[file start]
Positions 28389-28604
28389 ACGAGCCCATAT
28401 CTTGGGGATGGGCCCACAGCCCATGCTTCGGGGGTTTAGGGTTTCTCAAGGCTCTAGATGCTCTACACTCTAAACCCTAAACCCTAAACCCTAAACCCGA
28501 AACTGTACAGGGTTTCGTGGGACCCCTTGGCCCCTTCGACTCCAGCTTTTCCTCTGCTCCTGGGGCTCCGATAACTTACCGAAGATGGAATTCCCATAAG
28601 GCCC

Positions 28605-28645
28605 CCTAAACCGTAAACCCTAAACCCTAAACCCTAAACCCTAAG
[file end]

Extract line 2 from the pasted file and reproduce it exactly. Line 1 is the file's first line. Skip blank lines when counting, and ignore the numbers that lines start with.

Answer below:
28389 ACGAGCCCATAT